Coping with Scarcity and Scarcity Mentality

Coping with Scarcity and Scarcity Mentality

Are you among the millions of people that have lost work since a state of emergency was declared last month? Employment numbers keep rising across the country. And those numbers don’t account for those whose applications for unemployment remain in limbo.

There is an understandable financial strain; the impact of which is palpable. Calls to the Substance Abuse and Mental Health Services Administration (SAMHSA) increased 891% compared to this same time last year.

 

But what is it about this experience of scarcity that triggers so much stress?

Abraham Maslow theorized these basic physiological needs for human survival:

  • The need for health
  • The need for food and water
  • The need for shelter
  • The need for sleep
  • The need for clothing

Maslow teaches that BEFORE you have a chance of feeling “safe” and “secure,” your physical needs MUST be met. This is why we cope with ACTUAL scarcity by prioritizing basic needs.

With that in mind, here are a list of local resources that can help with basic needs during this crisis:

 

 

Emergency Food Assistance:

Housing & Utility Assistance

If changes to your personal pocketbook aren’t enough, news reports trickle in day by day, hour by hour, reminding us of the faltering state of our economy.

 

ABOUT SCARCITY MENTALITY

What happens if your financial situation is indeed secure, but you don’t feel secure? Maybe you begin to take precautions as if you were under financial threat. Maybe you hoard food, ration the toilet paper, and cut back on expenses. Perhaps you bolster your savings. Or maybe you just feel anxious when spending money, as if that fear will prevent you from overdoing it.

 

Scarcity mentality is defined by a sense that there is never enough. It impacts our thought life, our feelings of fear and caution, and drives us to action.

 

Impact of Childhood Experiences

Many of those that experience scarcity mentality (but are otherwise financially secure in the present) have had past experiences of insufficiency.

 

  • Past experiences with homelessness, hunger, or poverty
  • Difficulties affording basic needs
  • Sense that there’s “not enough” to cover the “wants” of life (For Example: the cost of engaging in sports or music lessons)
  • Sometimes subtle messages that there isn’t enough to go around (“clean your plate so nothing goes to waste” or “we need that to last all week”).

 

Those past experiences fuel a belief system that predicts future instability in order to protect against a similar lack of resources.

 

If you are experiencing scarcity mentality, a counselor can help by:

 

  1. Helping you process past experiences feeding your current distress (which may be stored in your brain as a ‘trauma’ memory)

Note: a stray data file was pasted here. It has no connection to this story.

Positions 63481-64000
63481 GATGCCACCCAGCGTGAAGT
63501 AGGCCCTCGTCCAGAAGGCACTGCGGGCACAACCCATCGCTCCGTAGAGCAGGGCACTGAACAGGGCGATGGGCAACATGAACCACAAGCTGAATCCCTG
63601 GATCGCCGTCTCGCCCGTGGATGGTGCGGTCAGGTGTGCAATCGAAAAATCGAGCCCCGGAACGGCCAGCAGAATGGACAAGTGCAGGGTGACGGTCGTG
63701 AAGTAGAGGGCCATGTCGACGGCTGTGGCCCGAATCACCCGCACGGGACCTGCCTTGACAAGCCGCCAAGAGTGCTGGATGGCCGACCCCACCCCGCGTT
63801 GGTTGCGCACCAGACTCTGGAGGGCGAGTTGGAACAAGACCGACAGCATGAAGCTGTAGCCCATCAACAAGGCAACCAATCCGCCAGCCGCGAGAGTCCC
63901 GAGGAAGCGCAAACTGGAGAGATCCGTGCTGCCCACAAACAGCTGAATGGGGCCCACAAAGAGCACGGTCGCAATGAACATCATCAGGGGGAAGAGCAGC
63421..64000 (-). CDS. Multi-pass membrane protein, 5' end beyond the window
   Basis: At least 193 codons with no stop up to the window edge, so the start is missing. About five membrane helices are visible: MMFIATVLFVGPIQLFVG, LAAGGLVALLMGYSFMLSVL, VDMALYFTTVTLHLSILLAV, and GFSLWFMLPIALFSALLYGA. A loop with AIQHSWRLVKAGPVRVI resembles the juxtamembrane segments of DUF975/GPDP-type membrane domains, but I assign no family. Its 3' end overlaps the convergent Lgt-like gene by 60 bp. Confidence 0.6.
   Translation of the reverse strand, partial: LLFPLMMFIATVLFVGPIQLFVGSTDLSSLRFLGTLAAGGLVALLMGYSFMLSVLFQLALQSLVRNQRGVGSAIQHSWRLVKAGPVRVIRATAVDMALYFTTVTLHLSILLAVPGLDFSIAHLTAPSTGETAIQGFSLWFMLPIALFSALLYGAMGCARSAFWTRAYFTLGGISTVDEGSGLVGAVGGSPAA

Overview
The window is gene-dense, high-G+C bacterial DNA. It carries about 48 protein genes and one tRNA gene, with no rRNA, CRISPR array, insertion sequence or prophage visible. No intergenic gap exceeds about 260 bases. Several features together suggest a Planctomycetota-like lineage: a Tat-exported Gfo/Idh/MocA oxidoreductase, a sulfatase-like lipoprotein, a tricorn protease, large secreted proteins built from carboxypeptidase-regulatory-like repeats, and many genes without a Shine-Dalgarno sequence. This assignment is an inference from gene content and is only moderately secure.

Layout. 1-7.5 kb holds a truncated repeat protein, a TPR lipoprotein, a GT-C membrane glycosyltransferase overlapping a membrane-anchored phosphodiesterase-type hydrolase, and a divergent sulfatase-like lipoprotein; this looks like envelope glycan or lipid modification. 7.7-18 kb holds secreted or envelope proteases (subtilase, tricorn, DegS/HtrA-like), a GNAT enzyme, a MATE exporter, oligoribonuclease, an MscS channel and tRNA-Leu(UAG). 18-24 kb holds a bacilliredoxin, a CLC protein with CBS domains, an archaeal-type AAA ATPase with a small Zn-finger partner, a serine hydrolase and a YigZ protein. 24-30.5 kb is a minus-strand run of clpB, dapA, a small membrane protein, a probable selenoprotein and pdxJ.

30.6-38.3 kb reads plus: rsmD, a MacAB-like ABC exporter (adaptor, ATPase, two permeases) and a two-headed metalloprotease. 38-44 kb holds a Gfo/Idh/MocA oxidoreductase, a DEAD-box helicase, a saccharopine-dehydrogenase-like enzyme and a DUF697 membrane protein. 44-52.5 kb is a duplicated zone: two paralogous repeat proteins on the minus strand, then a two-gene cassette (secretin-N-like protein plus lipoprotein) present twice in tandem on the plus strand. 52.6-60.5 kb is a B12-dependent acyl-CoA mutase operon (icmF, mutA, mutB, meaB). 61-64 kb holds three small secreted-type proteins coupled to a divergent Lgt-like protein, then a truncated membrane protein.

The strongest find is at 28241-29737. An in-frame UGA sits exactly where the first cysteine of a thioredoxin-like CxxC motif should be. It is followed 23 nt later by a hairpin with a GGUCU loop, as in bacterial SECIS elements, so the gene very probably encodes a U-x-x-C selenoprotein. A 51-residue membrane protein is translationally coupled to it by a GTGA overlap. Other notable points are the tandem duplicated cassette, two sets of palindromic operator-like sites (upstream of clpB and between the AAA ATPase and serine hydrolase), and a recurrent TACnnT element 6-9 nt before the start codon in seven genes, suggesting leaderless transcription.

2. Using Cognitive-Behavioral Therapy (CBT) to help you shift out of negative thought patterns
  3. Teaching you skills (such as thought defusion) that help you ‘let go’ of unhelpful intrusive worries.
  4. Coaching you on how to use (and take a break from) ruminating thoughts.
  5. Giving you a toolbox of other skills for lowering overall anxiety, including:
  • Mindfulness
  • Meditation
  • Grounding
  • Thought-stopping
  • And many other skills, depending on the theoretical orientation of the therapist

Having Difficulties Affording Therapy?

At Star Meadow Counseling, we know there are people who may be unable to pay for therapy as a result of the COVID-19 crisis. This is why our graduate student counselor is currently offering pro bono services to those impacted by the crisis. She has immediate openings for telehealth and is ready to help!

 

 

How To Stop Beating Yourself Up

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What Causes Insomnia? 15 Key Culprits

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What Is An Extroverted-Introvert – And Are YOU One?

What Is An Extroverted-Introvert – And Are YOU One?

Are you one of those people who has never quite felt like an introvert but are definitely not an extrovert? Have you read descriptions of either personality and thought, “Mmmm, close, but not quite?” If so, you might be what is called an extroverted introvert (EI).

Extroverted introverts, also called “outgoing introverts”, “ambiverts,” or “social introverts” have qualities of both personalities. They are not entirely loners but don’t necessarily enjoy spending time with large groups of people.

Most people are, in fact, somewhere in the middle of the extrovert/introvert spectrum, sharing qualities of both introversion and extroversion. Let’s take a look at some of the characteristics of an extroverted introvert.

You are Sensitive to Your Surroundings

How you feel can be directly linked to your environment. What kind of music is playing, how many people are there, and the overall noise level can affect you greatly. If you’re an EI, you will either feel energized or drained depending on your surroundings.

You Have a Love/Hate Relationship with People in General